Jingo Discussion *spoilers*

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Re: Jingo Discussion *spoilers*

Postby Mixa » Thu Jul 31, 2014 4:33 pm

Well, one can't know. Discworld is a so crazy place to think coherently, isn't it? :mrgreen:

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Re: Jingo Discussion *spoilers*

Postby raisindot » Thu Jul 31, 2014 5:31 pm

Mixa wrote:Well, one can't know. Discworld is a so crazy place to think coherently, isn't it? :mrgreen:

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Perhaps, but Pterry, at least in the later books, nearly always has some kind of logic behind what seems to be crazy. Rarely does something happen randomly or purely for comic effect. Even a random action will usually have some reference to something else. For example, in Jingo, when Lord Rust is inspecting his troops in the desert, the exposition mentions that the troops had little to eat other than a "rain of boiled lobsters." I see this as a reference to Exodus, where the Lord drops manna from the sky to feed the starving Israelites.
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Re: Jingo Discussion *spoilers*

Postby RolandItwasntmyfault » Fri Aug 01, 2014 7:09 am

raisindot wrote:Re-reading (or "relistening," really) to this and it gets better every time.

One part that still confuses me is the presence of the Octarine while Vimes and Co. are sailing to Klatch. The storm itself is Octarine, but it almost seems to be "intelligent" Octarine. At one point Octarine "hands" seem to grab the wheel, and guide the ship through the storm to safety.

I've always wondered where this came from--it suggests a god of some sort guiding them to safety. There really isn't any evidence beforehand that wizards and any other "magical" beings are on Vimes' side, so one wonders what the motivation was for this "magical assistance" other than the idea that Vimes' own determination set magical forces in motion.


As I remember I always have taken this rather metaphorically, octarine fire which appears and which the human eye forms to something like "hands" and which the human mind forms to something like "huuu, now it is guidung us through the storm, thanks the gods, yippieh!" although the ship manages it out of sheer luck while the octarine fire is a simple natural effect (St. Ugulant's Fire as it is called on discworl). No real thing, not even real "handlike" looking fire, no real guiding, more like if when you say the fire of a lighthouse would be guiding ships into the harbour. So at least I saw this passage.
On the other hand, Terry puts his words very carefully, and as you said seldom at random ... :think:


raisindot wrote:Another thought is that all the stuff they threw overboard to lighten the ship might have been an illusion to myths where people at sea throw virgins overboard to appease the sea gods. Maybe the sea gods are paying back the "gifts" of hundreds of crossbows, a lifeboat, an anchor and chains?


Hm, here I may be biased by my interest of naval history and the British Royal Navy in the age of sail (and reading about it), but ... actually ships threw all possible stuff overboard to get lighter and to fasten either to catch or to escape from an enemie. Especially at second occasion even the cannons has been thrown overboard, freshwater has been pumped into the sea, food and livestock, cows, sheeps, chickens (still alive of course), and yes, anchors and boats, too, if necessary ... this all went overboard simply to increase the speed by a fraction of a knot.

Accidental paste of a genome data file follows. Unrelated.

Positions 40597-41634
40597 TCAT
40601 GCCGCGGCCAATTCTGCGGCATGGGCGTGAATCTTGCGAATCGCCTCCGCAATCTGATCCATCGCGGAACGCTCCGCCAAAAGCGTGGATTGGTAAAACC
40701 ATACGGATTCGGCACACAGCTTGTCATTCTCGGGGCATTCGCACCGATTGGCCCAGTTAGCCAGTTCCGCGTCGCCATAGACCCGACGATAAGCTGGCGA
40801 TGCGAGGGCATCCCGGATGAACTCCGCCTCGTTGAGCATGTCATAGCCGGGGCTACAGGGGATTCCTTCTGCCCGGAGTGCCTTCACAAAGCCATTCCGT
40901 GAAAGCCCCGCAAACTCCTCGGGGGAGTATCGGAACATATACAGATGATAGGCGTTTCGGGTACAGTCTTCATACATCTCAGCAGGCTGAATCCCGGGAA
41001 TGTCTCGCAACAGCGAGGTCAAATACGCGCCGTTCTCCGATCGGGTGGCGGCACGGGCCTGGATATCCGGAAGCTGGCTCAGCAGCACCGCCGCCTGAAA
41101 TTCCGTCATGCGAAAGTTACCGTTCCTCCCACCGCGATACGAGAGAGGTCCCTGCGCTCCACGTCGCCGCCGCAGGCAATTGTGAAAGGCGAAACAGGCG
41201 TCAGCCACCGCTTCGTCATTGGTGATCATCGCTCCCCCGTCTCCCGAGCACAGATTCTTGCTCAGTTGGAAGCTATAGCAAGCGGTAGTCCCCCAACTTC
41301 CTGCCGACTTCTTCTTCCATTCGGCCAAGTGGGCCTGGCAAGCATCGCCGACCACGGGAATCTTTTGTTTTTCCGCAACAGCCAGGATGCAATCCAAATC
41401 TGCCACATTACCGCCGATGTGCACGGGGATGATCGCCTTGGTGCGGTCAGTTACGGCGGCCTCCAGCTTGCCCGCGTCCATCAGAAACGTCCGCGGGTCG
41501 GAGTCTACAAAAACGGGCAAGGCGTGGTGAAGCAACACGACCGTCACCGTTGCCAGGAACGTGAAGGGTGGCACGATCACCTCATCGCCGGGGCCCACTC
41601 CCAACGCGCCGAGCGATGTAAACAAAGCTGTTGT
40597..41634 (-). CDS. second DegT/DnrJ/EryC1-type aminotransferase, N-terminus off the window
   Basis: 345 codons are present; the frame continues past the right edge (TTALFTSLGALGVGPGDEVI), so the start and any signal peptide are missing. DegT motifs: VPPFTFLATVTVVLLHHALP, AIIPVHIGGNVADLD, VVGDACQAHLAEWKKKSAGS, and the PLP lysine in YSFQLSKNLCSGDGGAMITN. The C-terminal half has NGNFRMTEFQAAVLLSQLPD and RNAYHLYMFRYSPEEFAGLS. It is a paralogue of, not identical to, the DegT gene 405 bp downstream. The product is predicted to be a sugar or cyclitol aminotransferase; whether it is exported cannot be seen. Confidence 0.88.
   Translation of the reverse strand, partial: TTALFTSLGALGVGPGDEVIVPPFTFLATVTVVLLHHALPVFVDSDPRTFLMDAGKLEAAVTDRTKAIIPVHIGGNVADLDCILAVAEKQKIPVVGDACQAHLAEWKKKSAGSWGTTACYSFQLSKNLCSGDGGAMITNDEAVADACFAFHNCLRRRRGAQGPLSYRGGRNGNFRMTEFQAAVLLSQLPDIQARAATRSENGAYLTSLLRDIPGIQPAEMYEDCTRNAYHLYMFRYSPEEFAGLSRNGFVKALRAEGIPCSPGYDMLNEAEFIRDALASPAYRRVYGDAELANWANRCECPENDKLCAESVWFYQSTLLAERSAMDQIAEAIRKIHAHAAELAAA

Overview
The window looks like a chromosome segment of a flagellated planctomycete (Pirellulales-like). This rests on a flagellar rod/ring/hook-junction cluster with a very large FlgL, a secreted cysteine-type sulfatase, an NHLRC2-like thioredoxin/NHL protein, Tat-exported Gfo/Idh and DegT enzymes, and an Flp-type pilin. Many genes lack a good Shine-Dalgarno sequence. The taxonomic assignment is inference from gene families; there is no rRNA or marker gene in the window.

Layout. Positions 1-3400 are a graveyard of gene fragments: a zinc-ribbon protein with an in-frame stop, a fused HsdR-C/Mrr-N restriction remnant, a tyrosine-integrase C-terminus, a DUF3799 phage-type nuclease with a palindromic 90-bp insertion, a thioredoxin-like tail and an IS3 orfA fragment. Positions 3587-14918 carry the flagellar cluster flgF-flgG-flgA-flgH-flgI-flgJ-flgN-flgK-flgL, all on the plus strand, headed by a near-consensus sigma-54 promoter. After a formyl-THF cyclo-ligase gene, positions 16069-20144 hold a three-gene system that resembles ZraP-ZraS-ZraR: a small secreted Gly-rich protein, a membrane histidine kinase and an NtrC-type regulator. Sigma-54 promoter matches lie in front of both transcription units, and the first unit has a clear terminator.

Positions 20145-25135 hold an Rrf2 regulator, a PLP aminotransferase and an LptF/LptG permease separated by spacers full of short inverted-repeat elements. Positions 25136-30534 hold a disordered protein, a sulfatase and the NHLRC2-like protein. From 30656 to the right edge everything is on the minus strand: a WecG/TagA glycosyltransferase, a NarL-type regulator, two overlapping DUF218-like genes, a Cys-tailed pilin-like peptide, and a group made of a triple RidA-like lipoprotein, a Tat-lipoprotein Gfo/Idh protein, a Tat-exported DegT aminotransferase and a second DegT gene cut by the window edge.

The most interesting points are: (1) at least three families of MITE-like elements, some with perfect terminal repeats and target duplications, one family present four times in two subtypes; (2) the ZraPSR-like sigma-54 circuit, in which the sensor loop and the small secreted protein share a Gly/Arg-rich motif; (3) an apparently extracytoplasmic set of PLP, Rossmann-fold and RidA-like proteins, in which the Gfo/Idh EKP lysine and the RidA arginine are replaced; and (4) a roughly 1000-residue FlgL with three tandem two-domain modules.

So I was rather familiar with the concept "everything over board!" as I read this text passage.

Indeed, sometimes I got the feeling, Terry too knows some thing or the other about the age of sail, including the totally ignorance of the common landlubber as Vimes turns out to be. :lol:


And yes, the rain of lobsters also reminded me at the manna from sky and what else could Lord Rust get than boiled lobsters. :D
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Re: Jingo Discussion *spoilers*

Postby raisindot » Fri Aug 01, 2014 1:55 pm

RolandItwasntmyfault wrote:
raisindot wrote:Re-reading (or "relistening," really) to this and it gets better every time.

One part that still confuses me is the presence of the Octarine while Vimes and Co. are sailing to Klatch. The storm itself is Octarine, but it almost seems to be "intelligent" Octarine. At one point Octarine "hands" seem to grab the wheel, and guide the ship through the storm to safety.

I've always wondered where this came from--it suggests a god of some sort guiding them to safety. There really isn't any evidence beforehand that wizards and any other "magical" beings are on Vimes' side, so one wonders what the motivation was for this "magical assistance" other than the idea that Vimes' own determination set magical forces in motion.


As I remember I always have taken this rather metaphorically, octarine fire which appears and which the human eye forms to something like "hands" and which the human mind forms to something like "huuu, now it is guidung us through the storm, thanks the gods, yippieh!" although the ship manages it out of sheer luck while the octarine fire is a simple natural effect (St. Ugulant's Fire as it is called on discworl). No real thing, not even real "handlike" looking fire, no real guiding, more like if when you say the fire of a lighthouse would be guiding ships into the harbour. So at least I saw this passage.
On the other hand, Terry puts his words very carefully, and as you said seldom at random ... :think: